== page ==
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Success Stories

The following success stories were submitted by teachers, administrators, parents, and various environmental organizations.

Take a look and see what other people around the country are doing to reduce lunchtime waste!

Do you have a success story to share? We'd love to post your story here.

Please email us at info@wastefreelunches.org.



Click here to find out how California schools are saving money!

The City of Santa Cruz sponsored a zero waste lunch challenge at four area schools. Students, teachers, parents, administrators and custodians worked together at each school to make the zero waste lunch challenge a success. A group of students from each school took a leadership role in the challenge. They collected and weighed lunch trash on several regular school days to get an average daily waste to be used for comparison. Then they collected and weighed the trash on the zero waste lunch day and compared the results. The students helped make posters and presented information to all the classes in the school. They helped students separate their waste after lunch on the zero waste day. Here are the results:

School Regular Day (lbs) Zero Waste Lunch Day (lbs)
Carden School 2.5 1.0
Gateway School 10.8 1.0
Holy Cross School 32.5 5.9
Spring Hill School 20.5 0

Spring Hill elementary school was the big winner by reaching the ultimate goal of zero waste at lunchtime. They used reusable containers, they composted fruit and vegetable peels and scraps, they traded items, and they recycled everything else. The school won some fun prizes, including an environmental assembly on the three R's 'Reduce, Reuse and Recycle', sponsored by the City of Santa Cruz.

Gateway School in Santa Cruz, California was able to reduce lunch and snack waste by nearly 35%, thanks to a great effort made by the entire school community! Our goals for the future include: reducing the amount of trash generated by the hot lunch program, involving teachers and staff in waste reduction in all areas on campus, and helping parents and students make earth-friendly lunches part of their everyday routine.

At Mary Silveira Elementary School in San Rafael, California, the first graders in Miss Goldfien's class put together a newsletter called "The Recycling News." Two students wrote the following article about waste-free lunches.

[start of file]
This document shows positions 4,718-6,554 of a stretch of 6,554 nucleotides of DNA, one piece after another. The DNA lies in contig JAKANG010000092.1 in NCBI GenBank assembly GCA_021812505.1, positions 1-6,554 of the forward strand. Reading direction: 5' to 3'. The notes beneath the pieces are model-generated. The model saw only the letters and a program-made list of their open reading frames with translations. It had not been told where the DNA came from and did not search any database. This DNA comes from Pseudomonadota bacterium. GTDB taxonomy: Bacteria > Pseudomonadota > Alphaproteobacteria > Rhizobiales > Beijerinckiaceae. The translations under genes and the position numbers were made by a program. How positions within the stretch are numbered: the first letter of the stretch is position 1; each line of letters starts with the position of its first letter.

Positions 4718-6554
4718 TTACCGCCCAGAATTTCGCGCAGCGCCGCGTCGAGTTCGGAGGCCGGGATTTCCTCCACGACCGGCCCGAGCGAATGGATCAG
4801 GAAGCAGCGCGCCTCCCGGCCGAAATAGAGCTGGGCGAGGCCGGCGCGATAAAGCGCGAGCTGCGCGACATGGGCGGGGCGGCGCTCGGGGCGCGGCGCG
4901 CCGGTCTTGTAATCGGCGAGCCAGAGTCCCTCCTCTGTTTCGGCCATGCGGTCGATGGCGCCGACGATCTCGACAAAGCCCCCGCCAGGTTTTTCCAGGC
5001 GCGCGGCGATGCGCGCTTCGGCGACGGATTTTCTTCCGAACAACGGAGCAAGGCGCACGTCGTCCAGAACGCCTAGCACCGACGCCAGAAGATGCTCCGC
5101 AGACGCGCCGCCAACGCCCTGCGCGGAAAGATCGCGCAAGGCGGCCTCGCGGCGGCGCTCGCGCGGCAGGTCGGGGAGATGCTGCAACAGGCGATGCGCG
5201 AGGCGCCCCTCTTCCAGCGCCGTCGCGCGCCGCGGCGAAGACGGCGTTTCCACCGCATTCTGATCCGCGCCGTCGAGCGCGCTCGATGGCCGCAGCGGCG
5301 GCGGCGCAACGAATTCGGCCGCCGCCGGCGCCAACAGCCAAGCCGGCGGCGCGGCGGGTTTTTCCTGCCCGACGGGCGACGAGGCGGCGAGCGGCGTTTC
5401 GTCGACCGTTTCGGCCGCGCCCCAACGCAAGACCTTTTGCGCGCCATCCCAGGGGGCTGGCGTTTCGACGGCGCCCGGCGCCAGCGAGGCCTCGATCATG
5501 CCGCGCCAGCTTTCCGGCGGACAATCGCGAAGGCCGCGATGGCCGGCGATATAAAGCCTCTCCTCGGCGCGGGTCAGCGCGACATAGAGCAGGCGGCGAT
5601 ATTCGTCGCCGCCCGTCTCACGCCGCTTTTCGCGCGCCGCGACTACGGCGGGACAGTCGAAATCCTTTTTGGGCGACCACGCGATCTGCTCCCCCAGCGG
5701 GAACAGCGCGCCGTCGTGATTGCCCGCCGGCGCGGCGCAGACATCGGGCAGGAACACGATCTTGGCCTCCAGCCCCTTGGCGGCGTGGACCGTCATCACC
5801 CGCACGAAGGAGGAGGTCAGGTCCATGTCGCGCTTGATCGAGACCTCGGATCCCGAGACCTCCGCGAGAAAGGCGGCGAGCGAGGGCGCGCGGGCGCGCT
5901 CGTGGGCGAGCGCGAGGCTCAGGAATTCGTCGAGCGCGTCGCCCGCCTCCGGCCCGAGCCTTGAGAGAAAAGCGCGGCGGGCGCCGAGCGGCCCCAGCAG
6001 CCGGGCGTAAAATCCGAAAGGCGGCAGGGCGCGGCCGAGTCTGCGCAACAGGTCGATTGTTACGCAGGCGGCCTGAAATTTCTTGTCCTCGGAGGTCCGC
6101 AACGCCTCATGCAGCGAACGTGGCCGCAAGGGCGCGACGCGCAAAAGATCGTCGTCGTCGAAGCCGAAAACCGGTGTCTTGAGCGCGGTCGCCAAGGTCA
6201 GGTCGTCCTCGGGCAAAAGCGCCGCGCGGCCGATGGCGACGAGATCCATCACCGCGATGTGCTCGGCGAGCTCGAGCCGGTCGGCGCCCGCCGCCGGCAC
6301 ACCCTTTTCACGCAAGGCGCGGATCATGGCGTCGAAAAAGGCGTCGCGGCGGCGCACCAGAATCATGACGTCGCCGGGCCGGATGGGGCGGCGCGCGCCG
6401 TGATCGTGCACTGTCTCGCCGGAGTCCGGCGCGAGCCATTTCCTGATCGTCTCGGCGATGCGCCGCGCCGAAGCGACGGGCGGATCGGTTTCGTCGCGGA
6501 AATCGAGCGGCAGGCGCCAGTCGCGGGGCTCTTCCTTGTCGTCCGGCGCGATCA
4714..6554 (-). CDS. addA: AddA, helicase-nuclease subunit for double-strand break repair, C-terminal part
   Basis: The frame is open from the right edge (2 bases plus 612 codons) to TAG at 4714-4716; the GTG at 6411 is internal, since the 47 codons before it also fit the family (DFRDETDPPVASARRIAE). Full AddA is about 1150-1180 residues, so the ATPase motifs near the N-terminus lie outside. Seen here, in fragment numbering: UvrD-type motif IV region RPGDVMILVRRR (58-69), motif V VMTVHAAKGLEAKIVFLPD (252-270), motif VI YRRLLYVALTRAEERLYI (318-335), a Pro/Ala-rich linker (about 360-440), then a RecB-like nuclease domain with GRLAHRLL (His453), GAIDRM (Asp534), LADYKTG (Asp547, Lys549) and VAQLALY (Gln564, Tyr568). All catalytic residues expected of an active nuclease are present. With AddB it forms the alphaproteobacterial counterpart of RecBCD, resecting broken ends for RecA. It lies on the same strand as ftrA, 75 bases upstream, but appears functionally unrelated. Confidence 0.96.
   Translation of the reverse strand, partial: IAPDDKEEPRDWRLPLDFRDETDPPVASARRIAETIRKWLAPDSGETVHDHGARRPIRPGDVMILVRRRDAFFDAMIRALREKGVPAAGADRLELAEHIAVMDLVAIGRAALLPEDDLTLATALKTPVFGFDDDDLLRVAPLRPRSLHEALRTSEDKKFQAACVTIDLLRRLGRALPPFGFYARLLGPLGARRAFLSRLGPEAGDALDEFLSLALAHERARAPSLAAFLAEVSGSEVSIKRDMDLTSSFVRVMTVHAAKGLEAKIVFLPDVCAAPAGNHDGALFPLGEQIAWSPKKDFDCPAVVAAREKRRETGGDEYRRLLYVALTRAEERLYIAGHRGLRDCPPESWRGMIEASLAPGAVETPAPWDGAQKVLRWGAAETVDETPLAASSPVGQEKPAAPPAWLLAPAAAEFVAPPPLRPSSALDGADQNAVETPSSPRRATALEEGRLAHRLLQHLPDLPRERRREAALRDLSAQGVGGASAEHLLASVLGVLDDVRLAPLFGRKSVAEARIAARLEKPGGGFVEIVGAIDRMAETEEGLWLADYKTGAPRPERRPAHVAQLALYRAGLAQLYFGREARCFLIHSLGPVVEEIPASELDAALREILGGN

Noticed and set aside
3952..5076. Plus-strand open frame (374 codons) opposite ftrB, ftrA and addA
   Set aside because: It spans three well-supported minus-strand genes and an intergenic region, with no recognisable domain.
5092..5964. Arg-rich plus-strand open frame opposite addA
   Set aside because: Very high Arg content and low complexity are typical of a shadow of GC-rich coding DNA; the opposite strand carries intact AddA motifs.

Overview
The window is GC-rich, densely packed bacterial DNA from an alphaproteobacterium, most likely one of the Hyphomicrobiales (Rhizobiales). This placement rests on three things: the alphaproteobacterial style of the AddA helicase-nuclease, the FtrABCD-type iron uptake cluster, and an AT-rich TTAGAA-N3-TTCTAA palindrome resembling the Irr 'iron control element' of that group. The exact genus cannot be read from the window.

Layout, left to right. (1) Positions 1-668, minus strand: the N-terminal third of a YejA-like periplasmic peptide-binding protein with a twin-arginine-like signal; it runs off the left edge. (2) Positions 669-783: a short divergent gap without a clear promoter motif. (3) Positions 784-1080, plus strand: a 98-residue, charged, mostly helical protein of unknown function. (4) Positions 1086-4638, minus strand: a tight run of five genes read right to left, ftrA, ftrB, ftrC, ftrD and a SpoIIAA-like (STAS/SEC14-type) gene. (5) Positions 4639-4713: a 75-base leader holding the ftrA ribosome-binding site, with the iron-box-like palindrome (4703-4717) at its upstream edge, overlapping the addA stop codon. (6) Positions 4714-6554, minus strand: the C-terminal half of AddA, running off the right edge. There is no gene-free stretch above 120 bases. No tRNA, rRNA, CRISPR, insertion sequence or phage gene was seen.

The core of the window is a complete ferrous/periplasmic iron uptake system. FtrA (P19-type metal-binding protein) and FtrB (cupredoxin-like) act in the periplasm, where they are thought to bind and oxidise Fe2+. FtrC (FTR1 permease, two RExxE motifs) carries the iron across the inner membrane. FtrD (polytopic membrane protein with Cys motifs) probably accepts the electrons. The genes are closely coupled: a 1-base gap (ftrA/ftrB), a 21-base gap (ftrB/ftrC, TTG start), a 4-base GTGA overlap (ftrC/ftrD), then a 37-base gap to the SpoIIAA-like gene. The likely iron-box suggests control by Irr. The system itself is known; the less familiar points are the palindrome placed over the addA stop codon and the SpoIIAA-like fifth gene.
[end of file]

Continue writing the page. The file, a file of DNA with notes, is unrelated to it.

The Great Waste-Free Lunch Challenge

The first graders in Miss Goldfien's class tried to bring a waste-free lunch for a week, from March 5-9, 2001. A waste-free lunch is a lunch with no garbage in it. That means you do not have any things that can't be recycled, but you can have aluminum cans, paper bags, or plastic water bottles.
Some of us thought it was hard to bring a waste-free lunch--especially when we bought a hot lunch from the cafe. Some of us thought it was easy. We put our sandwiches, fruit, and chips in containers. We brought drinks in a thermos or water bottle. We even brought a cloth napkin and our own silverware!
Many of us in Miss Goldfien's class bring a waste-free lunch almost every day now. We wanted the other kids to see that we could make less garbage. We think it worked, too. Since the week we did it, we have seen a lot more kids bringing waste-free lunches!!!!

The Marin Conservation Corps, an independent nonprofit group, has been helping businesses and schools with their waste planning for the last three years. Kimberly Fox employs and trains young adults, who visit state parks, schools, and other organizations to help them identify areas where they can expand their recycling programs.

Last year the Corps sent a team to Mary Silveira School, where they found paper to be the biggest offender. "Another big category was uneaten food, food that should have gone home," says Principal Jeanne Casella. The students did a week of "pack it in, pack it out," to illustrate to themselves and their parents how much food and materials they were using for their school lunches.